《4.2 Harmful information filtering system》

4.2 Harmful information filtering system

Net Nanny [4] is content filtering software developed by ContentWatch Holdings, Inc. in the United States in 1995. The purpose is to filter out all the bad information on the Internet to ensure that Internet users have access to safe web pages. Cyber Patrol [5] was developed by America’s SurfControl Company in 1995 as a parental control and enterprise Internet access control software system.

The Internet Chat Dictionary [6] was developed by UK In Loco Parentis Company, to help parents decipher the abbreviations and passwords used by their children in Internet chat rooms to prevent them from falling into Internet porn traps. Anti-Porn parental controls [7], developed by Tueagles Company, are designed specifically for minors to protect children and avoid their exposure to with pornographic web pages.

The Wedge Web Filter App [8] is web filtering software developed by Webroot, a company in Canada. The software uses the web categorization database to provide the most comprehensive categories, and can improve the accuracy of the classification through manual auditing. I-FILTER Commercial Edition is a server-based web filtering software developed by a Japanese information security company Digital Arts

《4.3 Public opinion confrontation》

4.3 Public opinion confrontation

Operation Earnest Voice is run by the United States Central Command, and was started in 2010. The purpose of the operation is to combat al-Qaeda supporters on the Internet and other organizations that have fought United States-led coalition forces.

On February 25, 2014, the “Russia Today” television website ran a story on Prism Door, which was exposed by Edward Snowden via a document showing that the project was run by the United States, Britain, Canada, Australia, and New Zealand. These five countries’ spy agencies formed a “five-eye” spy alliance responsible for this spy project. The goal of the project was to disseminate false information on the Internet to manipulate web-based speech, thereby altering the information available to the Internet users and getting the results that government agencies want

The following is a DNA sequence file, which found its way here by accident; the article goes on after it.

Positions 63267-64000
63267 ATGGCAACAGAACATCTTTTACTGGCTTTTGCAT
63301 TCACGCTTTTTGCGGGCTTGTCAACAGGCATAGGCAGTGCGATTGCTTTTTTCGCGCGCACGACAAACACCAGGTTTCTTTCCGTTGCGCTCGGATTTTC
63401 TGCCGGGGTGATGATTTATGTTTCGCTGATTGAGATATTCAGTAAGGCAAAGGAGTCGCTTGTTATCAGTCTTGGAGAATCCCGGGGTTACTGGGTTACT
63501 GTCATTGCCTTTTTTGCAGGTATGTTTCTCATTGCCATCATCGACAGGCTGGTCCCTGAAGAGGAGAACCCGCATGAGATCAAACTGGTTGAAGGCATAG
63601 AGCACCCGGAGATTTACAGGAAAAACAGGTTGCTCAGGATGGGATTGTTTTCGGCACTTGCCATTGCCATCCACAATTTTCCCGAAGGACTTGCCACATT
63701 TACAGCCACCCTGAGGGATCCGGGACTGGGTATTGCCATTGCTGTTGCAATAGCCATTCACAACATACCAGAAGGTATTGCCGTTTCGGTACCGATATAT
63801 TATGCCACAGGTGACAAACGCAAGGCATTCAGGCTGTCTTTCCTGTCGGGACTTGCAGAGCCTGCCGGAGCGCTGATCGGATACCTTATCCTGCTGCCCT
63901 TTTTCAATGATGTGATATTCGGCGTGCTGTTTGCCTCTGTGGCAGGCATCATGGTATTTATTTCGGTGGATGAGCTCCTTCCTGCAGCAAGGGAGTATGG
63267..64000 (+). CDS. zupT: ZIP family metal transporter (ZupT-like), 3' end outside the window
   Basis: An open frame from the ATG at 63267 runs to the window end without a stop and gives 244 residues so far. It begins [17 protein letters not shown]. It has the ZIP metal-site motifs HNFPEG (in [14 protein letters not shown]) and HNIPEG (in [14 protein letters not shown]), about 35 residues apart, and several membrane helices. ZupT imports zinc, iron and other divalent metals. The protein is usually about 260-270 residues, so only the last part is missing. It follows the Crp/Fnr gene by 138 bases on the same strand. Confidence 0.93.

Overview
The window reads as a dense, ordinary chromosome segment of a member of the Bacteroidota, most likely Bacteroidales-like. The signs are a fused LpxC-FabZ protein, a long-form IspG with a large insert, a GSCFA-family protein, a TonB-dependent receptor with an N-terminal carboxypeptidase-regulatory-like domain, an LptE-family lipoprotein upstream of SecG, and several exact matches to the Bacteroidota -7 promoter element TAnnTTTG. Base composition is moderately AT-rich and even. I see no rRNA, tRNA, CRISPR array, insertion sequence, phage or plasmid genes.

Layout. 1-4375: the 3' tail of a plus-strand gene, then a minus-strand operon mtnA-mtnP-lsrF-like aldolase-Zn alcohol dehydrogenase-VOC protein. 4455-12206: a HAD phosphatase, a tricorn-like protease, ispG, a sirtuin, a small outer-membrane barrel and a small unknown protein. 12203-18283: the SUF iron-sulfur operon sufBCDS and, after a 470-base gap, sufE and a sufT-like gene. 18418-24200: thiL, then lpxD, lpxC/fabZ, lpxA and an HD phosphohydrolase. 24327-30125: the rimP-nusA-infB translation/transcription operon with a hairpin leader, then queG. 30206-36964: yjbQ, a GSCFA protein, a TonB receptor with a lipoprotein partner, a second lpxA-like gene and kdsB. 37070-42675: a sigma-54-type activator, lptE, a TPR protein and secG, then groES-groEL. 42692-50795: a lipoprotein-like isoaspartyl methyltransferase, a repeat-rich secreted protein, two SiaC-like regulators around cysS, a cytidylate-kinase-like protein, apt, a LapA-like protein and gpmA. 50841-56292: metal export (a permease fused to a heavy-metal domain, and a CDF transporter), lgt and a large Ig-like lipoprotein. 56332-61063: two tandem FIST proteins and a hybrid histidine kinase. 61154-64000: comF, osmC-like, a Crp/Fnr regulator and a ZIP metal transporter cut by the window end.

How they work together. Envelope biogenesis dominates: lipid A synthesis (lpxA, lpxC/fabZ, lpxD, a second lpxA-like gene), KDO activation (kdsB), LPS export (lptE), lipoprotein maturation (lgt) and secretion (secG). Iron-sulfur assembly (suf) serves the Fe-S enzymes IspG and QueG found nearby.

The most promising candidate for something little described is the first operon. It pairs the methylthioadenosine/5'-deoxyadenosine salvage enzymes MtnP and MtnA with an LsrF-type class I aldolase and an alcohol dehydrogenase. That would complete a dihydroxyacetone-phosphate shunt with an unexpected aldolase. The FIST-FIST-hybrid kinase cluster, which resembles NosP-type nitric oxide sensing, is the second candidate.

The Joint Threat Research Intelligence Group is a secret spy agency of the GCHQ, the UK intelligence agency. The group is responsible for destroying, smearing, and dividing the enemy, including Iranians, the hacker organization “Anonymous,” and so forth. The agency has developed a variety of tools to manipulate online public opinion, including manipulating online survey results, creating false traffic, and filtering “extreme” information.

《5 Special action on global bad Internet information management》

5 Special action on global bad Internet information management

《5.1 Special actionon Internet obscenity and pornography management》

5.1 Special actionon Internet obscenity and pornography management

In 1995, the Federal Bureau of Investigation (FBI) launched a special initiative called the Innocent Images National Initiative. The action is an information driven initiative using active and multi-sectoral cooperation with the aim of combating Internet child pornography and associated crimes.

In May 2002, the UK launched a special action called Operation Ore, which targeted 7 272 British people who used the Landslide Productions Company website managed by the FBIfor the use of child pornography services; the agency launched an investigation and prosecuted them